In The Wages of Destruction: the making and breaking of the Nazi economy, Adam Tooze sheds new insights into the Nazi regime and its actions by presenting them through the lens of economics. In the same way that Gerhard Weinberg’s A World at Arms: A Global History of World War II changed our appreciation of the conflict by presenting the first history of that war to provide a truly global account of the conflict, Tooze sheds new light into how economics were central to the Nazi’s conduct from the moment they took power.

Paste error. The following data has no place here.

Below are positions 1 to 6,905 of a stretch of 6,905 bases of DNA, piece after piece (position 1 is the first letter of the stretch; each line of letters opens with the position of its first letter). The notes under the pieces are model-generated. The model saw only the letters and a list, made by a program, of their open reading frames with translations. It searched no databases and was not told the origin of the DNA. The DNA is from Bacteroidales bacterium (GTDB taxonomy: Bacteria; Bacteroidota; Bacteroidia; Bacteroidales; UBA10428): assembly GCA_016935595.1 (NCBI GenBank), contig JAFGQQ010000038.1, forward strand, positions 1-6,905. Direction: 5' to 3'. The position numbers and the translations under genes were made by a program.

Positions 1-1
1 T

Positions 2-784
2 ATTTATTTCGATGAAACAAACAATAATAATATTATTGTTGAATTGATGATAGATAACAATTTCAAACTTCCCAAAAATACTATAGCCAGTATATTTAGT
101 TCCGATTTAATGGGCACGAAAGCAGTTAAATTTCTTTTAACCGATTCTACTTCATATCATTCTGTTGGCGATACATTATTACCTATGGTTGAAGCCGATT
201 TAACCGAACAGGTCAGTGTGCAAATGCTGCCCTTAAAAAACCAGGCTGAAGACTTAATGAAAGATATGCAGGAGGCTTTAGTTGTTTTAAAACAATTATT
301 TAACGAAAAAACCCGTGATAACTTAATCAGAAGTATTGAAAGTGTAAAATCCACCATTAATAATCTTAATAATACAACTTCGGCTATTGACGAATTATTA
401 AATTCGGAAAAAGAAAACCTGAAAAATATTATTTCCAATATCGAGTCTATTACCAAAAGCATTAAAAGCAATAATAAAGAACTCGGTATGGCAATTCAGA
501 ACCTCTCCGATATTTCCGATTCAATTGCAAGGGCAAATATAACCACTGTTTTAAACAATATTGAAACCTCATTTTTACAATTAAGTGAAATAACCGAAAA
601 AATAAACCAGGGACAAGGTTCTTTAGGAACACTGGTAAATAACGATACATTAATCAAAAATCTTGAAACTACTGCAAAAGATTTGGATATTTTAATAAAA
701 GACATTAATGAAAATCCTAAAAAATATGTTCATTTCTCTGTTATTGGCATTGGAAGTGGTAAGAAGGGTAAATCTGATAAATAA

I believe that this book’s most important contribution is how it ties Hitler’s ideology as expressed in Mein Kampf and his “Second Book” with the horrors later perpetrated by the Nazi state via a logical economic framework. Their activities aren’t merely acts of madmen overlaid on a virulent racist ideology, but rather a logically systematic, economically rational effort to implement Hitler’s vision. Hitler was no blundering buffoon, and attempts to portray him as such allow us to dismiss him, diminish the horrors of that time, and relegate these events to the history bookshelf. If nothing else, by shattering that myth, this book reminds us again how our own deeply-ingrained prejudices can logically translate into actions, less horrific than the Nazis, perhaps, but nevertheless deleterious in their cumulative effect on our supposed enemies.